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Analysis
Formula 1 Belgian GP

A team in chaos or part of a masterplan? What’s going on at Alpine F1

Alpine’s announcement of a parting of ways with team principal Otmar Szafnauer and sporting director Alan Permane sent shockwaves through the Formula 1 paddock in Belgium. 

Esteban Ocon, Alpine A523

After years where the accepted wisdom in F1 is that the route to success is a well-defined vision, stability, investment, and realism, Alpine going separate ways with two of its most senior figures seems a step in the opposite direction. 

It also comes against the backdrop of the team appearing to lurch from one decision to the next without any kind of overall strategy. 

Just three weeks ago, Alpine’s F1 engine chief Bruno Famin was appointed VP of Motorsport, to act as a clear touch point for CEO Laurent Rossi above him and F1 team boss Szafnauer below him. 

At the time he said that the idea was to help clear up the reporting structure for Szafnauer, but that Alpine’s vision for success with its 100-race plan was unchanged.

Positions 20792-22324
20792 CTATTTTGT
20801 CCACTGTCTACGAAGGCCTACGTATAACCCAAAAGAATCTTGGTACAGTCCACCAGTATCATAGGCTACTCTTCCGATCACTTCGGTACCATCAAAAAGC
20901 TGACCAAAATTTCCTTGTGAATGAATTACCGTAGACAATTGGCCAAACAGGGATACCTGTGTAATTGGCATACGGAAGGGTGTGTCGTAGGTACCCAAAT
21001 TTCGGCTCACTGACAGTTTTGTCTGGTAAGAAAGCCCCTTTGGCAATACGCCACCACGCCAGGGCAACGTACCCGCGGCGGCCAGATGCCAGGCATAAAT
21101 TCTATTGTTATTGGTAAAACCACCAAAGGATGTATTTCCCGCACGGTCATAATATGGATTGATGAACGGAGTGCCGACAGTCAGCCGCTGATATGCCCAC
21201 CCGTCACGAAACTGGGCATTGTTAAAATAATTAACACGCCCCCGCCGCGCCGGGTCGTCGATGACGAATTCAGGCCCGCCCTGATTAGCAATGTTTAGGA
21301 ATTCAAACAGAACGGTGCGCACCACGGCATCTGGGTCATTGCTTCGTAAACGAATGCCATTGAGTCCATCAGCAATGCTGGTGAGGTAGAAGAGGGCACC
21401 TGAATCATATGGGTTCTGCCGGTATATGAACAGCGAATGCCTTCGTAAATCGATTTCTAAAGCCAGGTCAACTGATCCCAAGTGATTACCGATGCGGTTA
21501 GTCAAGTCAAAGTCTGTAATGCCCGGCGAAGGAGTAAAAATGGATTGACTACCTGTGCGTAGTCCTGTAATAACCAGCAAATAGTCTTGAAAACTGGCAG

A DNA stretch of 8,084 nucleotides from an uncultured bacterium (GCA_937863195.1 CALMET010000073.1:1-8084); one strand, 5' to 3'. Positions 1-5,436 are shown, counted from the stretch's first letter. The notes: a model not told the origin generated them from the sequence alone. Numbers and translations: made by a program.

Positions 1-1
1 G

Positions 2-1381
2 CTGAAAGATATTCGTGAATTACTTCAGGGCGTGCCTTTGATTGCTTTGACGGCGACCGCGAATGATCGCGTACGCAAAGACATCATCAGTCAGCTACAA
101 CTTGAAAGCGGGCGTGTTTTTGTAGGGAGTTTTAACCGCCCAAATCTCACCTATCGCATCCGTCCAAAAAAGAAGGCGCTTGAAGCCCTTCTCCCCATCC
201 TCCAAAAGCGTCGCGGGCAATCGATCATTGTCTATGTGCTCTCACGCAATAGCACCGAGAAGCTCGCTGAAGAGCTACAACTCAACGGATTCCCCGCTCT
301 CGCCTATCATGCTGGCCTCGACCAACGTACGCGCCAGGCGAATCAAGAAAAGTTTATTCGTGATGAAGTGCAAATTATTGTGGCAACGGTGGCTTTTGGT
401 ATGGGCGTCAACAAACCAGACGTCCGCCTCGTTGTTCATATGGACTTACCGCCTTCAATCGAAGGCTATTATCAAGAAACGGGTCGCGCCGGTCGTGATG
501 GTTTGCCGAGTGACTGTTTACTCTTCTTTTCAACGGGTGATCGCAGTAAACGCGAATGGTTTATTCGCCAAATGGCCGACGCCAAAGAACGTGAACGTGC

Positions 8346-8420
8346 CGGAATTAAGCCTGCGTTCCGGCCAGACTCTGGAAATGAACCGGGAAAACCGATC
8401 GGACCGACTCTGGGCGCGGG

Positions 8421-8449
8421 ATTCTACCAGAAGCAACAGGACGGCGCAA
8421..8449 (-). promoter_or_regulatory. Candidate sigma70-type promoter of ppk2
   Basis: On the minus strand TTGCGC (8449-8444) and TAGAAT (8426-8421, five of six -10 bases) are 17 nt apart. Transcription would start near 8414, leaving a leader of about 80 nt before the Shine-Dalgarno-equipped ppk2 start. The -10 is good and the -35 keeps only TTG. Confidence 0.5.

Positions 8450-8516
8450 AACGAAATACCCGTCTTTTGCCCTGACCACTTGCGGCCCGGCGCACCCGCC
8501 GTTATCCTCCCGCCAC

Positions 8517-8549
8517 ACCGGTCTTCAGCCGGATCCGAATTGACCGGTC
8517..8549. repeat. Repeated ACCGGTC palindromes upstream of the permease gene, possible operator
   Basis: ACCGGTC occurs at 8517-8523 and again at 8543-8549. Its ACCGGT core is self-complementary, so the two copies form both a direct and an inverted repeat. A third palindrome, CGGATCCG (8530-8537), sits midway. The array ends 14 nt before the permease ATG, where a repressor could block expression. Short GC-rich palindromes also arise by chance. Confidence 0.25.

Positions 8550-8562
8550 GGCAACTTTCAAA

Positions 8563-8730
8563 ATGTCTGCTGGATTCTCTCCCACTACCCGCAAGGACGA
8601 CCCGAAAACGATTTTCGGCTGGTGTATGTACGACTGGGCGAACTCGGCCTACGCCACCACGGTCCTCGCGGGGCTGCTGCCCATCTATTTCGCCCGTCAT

“There is no need to change the roadmap,” said Famin. 

A week later, and Alpine announced that Rossi had gone – moved aside to take on unspecified ‘special projects’ tasks. Replacing him was former Ferrari man Philippe Krief.  

The move was interpreted by many as a boost to Szafnauer in removing Rossi totally from the picture – with the pair not having exactly seen eye-to-eye this season over the progress of the Alpine squad. 

In the wake of that senior shuffle, Szafnauer declared that he had faith Renault CEO Luca de Meo would give him the time he felt necessary to get Alpine up to the front of the F1 grid – which was in line with the 100-race plan that ended in 2026. 

“It takes time,” said Szafnauer about whether or not he felt de Meo would have the necessary patience.  

“It has taken everybody time. I know Luca is a man of his word, and he gave me his word on 100 races to start winning, and sometimes you take a half-step backwards to take two steps forward. 

“So, I have no concern that Luca will be true to his word and give me the 100-races time that is required.” 

Otmar Szafnauer, Team Principal, Alpine F1 Team, in the Team Principals Press Conference